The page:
blastz (Figure 1b) identified the pair of homeologous coding sequences with a single HSP that covered the entire gene model and extended into its 5′ non-coding sequence. Although this 5′ extension covered one CNS identified by blastn (HSP8, Figure 1a), it failed to find any distal CNSs. Although we can conclude that blastz can easily identify putative gene homologs, it is not appropriate for finding plant CNSs.
Mulan, another local alignment tool, provides a Vista-like visualization of results for identifying CNSs that can filter the alignments based on the minimum length of CNSs and their percentage sequence similarity. Applying animal CNS settings (100-bp length, 70% identity,) Mulan identified the 5′-most cluster of CNSs (Figure 1c), but did not find the intervening CNSs identified by blastn. We changed the Mulan filter to be similar to plant CNSs settings by lowering its minimum length to 15 bp (Figure 1d). Although the 5′ CNS cluster covered more sequence, Mulan still missed the same CNSs as with the animal settings.
Figure 1(e–g) show the results of the global alignment algorithms DiAlign (which uses the local alignment algorithm Chaos for anchors; Brudno and Morgenstern, 2002), Avid and Lagan. All these algorithms identified the pair of homeologous genes and the 5′ distal CNS cluster. Chaos-DiAlign and Lagan found several of the intervening CNSs identified by blastn (although the Chaos-DiAlign server did not support adding gene annotations to the abc visualization). Although blastn may not be the most appropriate alignment algorithm for all comparative genomics problems, this comparison shows that it performs well for detecting plant CNSs.
Where is the noise?
blastn reduces false-positive noise in its alignments (i.e. HSPs, blast ‘hits’) by using the concept of an expect value (e-value). An in-depth discussion of the e-value calculation in blast is beyond the scope of this review, so please see http://www.ncbi.nlm.nih.gov/BLAST/tutorial/Altschul-1.html for full details. To facilitate CNS research, Thomas et al. (2007); and the Arabidopsis CNS website, http://synteny.cnr.berkeley.edu/AtCNS) devised a heuristic method to efficiently filter noise from genespaces of various lengths. These workers (from this laboratory) added an identical sequence of known length (called a ‘spike’ sequence) to the 3′ end of the compared sequences. Using blastn to generate HSPs, they identified the HSP containing the spike sequence and removed all other HSPs of greater e-value. They found that a 15-bp spike sequence eliminated most of the noise from their analyses. Figure 2 shows a short syntenic region within Arabidopsis subjected to various levels of noise filtration using spike sequences of various lengths. Note that the filter with a 15-bp spike sequence eliminates all noise from the analysis (Figure 2c,d), leaving four CNSs. We leave it to you to try various other spike sequence lengths and gap/mismatch penalties using the links in Table 3.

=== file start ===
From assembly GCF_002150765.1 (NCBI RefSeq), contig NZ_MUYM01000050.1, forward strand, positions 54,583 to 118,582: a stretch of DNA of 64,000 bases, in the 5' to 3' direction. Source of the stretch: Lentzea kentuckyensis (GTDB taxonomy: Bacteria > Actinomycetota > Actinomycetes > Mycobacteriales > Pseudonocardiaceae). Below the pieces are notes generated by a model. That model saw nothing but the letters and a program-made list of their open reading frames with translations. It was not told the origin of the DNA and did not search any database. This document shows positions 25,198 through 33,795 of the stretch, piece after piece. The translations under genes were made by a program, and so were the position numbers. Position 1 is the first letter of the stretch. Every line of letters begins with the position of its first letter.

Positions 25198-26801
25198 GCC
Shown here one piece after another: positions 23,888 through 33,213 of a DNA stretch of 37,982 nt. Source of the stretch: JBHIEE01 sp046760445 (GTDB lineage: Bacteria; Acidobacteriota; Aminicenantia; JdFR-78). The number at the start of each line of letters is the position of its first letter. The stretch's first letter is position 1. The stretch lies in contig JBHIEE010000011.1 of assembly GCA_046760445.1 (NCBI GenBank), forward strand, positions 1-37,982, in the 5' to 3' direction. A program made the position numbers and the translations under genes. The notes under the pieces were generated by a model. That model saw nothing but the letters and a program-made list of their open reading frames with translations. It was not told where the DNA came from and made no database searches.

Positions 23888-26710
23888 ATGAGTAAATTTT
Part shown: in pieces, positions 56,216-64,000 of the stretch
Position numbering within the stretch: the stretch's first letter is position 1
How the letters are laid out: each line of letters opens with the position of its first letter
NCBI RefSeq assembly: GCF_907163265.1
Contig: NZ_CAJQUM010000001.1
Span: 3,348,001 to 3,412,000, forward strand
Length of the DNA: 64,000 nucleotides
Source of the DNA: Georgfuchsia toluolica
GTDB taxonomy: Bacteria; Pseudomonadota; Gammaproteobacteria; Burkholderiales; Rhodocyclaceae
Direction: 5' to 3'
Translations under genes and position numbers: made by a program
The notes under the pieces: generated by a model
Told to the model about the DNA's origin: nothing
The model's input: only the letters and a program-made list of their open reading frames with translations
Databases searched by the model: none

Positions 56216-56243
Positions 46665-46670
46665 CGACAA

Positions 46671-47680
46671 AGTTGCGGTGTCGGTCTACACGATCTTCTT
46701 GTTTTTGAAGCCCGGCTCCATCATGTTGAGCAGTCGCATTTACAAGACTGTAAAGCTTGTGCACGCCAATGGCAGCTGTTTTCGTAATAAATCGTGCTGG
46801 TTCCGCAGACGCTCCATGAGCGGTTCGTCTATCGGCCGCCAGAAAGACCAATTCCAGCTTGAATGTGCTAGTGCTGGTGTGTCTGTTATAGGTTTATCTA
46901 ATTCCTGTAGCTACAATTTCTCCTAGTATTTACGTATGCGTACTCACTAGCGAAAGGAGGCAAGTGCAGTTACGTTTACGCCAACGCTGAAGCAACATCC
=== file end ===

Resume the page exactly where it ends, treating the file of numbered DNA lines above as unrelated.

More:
Subfunctionalization of CNSs
Now that we can detect CNSs in homeologous genespaces, we will extend this to include an outgroup sequence for the purpose of identifying CNSs that are shared or fractionated/subfunctionalized. Figure 3 shows blastn comparisons with a 15-bp spike sequence of two homeologous maize genes (liguleless-like transcription factors retained from a tetraploidy that happened approximately 15 Ma) to a rice ortholog. In this example, each maize gene has several CNSs in common with rice that are not shared in the homeologous genespace (CNSs highlighted with purple ovals), which is evidence for subfunctionalization of the non-coding sequence of the maize genes.
Figure 4(a,b) visualize synteny between two intragenomic regions of Arabidopsis using blastn and blastz, respectively. In both analyses, there are six pairs of genes that share a high degree of sequence similarity (blue double arrows) and are collinear, demonstrating synteny. However, the results from blastz are easier to interpret visually. There are several genes in each region that do not have a corresponding homeolog (purple ovals), which we assume is to the result of fractionation.
To demonstrate fractionation comparison with an outgroup sequence is necessary. For understanding intragenomic fractionation, such an outgroup would ideally have diverged before the intragenomic duplication event and not undergone a duplication event of its own. Figure 4(c) shows an example of this using Vitis vinifera (grape; Jaillon et al., 2007). In this example, although the intragenomic regions share a subset of their gene content, the unannotated outgroup contains the majority of the gene content and evidences fractionation. In addition, the outgroup comparison allows us to infer the pre-duplication ancestral state of the intragenomic syntenic regions, and track which genes have been preserved as singlets or retained as duplicates.
Expect errors in genomic sequences and annotation